Medicare is a government-sponsored health insurance program. It is administered by the Social Security Administration for United States citizens who are age 65 and over or for those people who suffer from a disability. The program is paid for and funded by the United States federal government.
Originally, Medicare was established with two specific costs: hospital costs and non-hospital costs. The program has evolved from its originally established position to now include additional coverage options, such as prescription drug coverage. Anyone who is covered by Medicare hospital insurance also has the ability to pay small monthly premiums to obtain additional federal medical insurance.
Both employees and employers alike contribute to Medicare by paying taxes. There is no limit on the amount of taxable income that is subject to Medicare, as Social Security tax applies to nearly every job in the country. However, as the economy has changed over the years, there has been a growing concern over the number of people who are committing Medicare fraud.
What is Medicare Fraud?
When someone defrauds the Medicare system, the act can describe an individual, company or large corporation who is acting intentionally to steal money from the federal government. The most common form of Medicare fraud is called “phantom billing,” which refers to a medical provider who is billing Medicare for medically unnecessary procedures or even procedures that were never performed.
There are reports about thousands of Medicare recipients who have been fraudulently billed for durable medical equipment, such as oxygen generators, breathing machines, air mattresses, orthopedic walkers or wheelchairs.
For instance, instead of receiving the nice, new motorized chair that the physician ordered, a patient may receive an old and dangerous model of the motorized chair – due to fraud. The medical equipment provider still bills Medicare for the full price of the new motorized chair, but the patient gets stuck with something far less than what was ordered by the physician. Fraudulent Medicare schemes like these involve billions of dollars each year in bogus claims.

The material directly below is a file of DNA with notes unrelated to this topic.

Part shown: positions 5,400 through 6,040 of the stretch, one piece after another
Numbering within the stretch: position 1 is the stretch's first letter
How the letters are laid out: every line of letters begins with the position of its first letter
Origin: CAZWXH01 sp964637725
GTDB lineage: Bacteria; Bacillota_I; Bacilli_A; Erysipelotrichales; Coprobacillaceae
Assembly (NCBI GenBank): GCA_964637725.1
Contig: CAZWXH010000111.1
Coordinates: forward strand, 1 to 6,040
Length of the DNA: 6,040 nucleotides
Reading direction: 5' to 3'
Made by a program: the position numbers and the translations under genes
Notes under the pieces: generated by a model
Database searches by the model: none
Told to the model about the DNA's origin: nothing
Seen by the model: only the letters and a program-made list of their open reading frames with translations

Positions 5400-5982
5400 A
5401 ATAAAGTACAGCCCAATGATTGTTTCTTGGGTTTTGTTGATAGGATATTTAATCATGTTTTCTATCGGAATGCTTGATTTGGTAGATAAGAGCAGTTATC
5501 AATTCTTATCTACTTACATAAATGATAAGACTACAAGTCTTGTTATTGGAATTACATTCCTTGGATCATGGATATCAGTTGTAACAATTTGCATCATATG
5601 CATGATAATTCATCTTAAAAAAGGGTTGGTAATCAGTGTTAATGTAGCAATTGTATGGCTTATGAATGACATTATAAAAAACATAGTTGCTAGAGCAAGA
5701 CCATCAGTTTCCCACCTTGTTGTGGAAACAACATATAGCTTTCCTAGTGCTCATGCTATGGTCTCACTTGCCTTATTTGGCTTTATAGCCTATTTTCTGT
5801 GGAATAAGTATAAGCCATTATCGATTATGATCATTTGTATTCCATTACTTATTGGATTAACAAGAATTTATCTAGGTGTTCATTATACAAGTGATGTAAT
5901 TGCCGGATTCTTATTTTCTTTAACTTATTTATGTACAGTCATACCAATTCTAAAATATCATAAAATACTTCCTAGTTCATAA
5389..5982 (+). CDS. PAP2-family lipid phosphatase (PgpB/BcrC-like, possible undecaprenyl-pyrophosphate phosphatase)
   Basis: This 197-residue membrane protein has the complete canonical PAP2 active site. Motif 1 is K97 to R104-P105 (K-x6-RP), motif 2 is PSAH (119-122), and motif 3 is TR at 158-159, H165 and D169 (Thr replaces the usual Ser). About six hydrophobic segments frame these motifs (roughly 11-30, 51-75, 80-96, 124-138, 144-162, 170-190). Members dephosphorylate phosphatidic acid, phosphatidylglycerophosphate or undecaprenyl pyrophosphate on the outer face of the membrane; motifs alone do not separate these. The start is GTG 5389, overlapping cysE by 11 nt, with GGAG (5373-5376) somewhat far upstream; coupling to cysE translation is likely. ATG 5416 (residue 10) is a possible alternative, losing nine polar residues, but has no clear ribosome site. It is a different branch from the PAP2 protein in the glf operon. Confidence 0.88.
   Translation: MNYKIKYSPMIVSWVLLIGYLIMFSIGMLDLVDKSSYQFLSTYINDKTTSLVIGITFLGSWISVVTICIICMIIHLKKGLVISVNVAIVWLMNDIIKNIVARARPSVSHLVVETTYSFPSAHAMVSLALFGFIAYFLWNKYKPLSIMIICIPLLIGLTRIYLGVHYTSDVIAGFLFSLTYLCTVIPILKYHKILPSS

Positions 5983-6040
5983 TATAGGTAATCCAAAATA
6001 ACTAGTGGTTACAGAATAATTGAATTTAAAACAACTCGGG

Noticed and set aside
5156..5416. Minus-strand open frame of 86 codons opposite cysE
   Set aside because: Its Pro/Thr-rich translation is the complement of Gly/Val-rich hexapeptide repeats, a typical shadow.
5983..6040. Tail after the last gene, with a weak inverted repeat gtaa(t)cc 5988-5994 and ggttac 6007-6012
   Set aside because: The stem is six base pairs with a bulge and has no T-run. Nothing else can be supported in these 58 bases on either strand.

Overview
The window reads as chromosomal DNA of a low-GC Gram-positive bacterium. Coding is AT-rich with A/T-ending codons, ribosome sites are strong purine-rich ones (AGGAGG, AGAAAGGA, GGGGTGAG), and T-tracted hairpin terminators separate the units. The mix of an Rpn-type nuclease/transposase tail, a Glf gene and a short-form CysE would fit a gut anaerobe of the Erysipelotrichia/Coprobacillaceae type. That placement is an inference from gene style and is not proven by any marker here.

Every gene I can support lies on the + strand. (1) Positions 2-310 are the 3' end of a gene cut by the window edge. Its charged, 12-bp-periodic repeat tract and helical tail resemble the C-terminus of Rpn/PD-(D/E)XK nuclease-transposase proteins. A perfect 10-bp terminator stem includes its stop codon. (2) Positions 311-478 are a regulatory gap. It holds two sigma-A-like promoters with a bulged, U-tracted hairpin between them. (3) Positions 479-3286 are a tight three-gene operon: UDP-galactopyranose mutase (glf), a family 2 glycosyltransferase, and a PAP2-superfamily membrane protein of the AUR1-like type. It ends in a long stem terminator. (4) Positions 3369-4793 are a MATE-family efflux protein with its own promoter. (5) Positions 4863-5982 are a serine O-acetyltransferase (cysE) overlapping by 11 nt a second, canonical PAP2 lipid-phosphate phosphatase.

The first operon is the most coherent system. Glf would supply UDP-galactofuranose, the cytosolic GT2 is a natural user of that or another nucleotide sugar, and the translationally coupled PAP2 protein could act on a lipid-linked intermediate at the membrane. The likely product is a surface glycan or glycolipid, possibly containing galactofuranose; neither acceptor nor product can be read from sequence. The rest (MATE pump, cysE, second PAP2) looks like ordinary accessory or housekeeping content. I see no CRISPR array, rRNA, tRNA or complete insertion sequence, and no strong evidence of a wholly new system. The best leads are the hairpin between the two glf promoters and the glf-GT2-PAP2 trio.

Fighting Medicare Fraud
The fight against fraudulent Medicare billing schemes is almost insurmountable for the government, as it is extremely difficult for them to detect the initial phases of the activity. By the time the federal government is aware of a fraudulent scheme, massive amounts of money have already been funneled out of the healthcare system. The sheer number of Medicare reimbursement claims that are submitted on a daily basis would make it impossible for authorities to properly scrutinize each one, looking for any indication of fraudulent billing or inconsistencies.
The U.S. government has used the federal False Claims Act to investigate a wide range of healthcare providers, from small one-physician offices, clinical laboratories and managed care organizations, to global pharmaceutical companies, nursing homes, hospital chains and home health agencies.
The False Claims Act has been hugely successful in holding parties responsible and deterring healthcare fraud; whistleblowers are a significant factor in that success. When private citizens become aware of fraudulent activity, such as Medicare fraud, they can choose to come forward and report what they know. Under the False Claims Act, a citizen may bring suit on behalf of the government. The suit is filed under seal, giving the government ample time to investigate the claim and decide whether it wants to join the case.
There are financial incentives for whistleblowers within the provisions of the False Claims Act. These permit whistleblowers to share in the government’s monetary recovery. When private whistleblowers bring healthcare fraud to the attention of the government, they receive 15 to 30 percent of the total recovery.
The fallout from Medicare fraud is felt by everyone. For starters, the activity hurts U.S. taxpayers, as it results in higher healthcare costs. These costs, in turn, lead to higher taxes across the board.
In addition, the very patients who desperately need Medicare services suffer due to the fraudulent activity. As more and more money is drained from the system, Medicare has no choice but to cut services and coverage for its patients. By coming forward, reporting Medicare fraud and filing a False Claims Act suit, whistleblowers are able to do their part in putting an end to the corruption.
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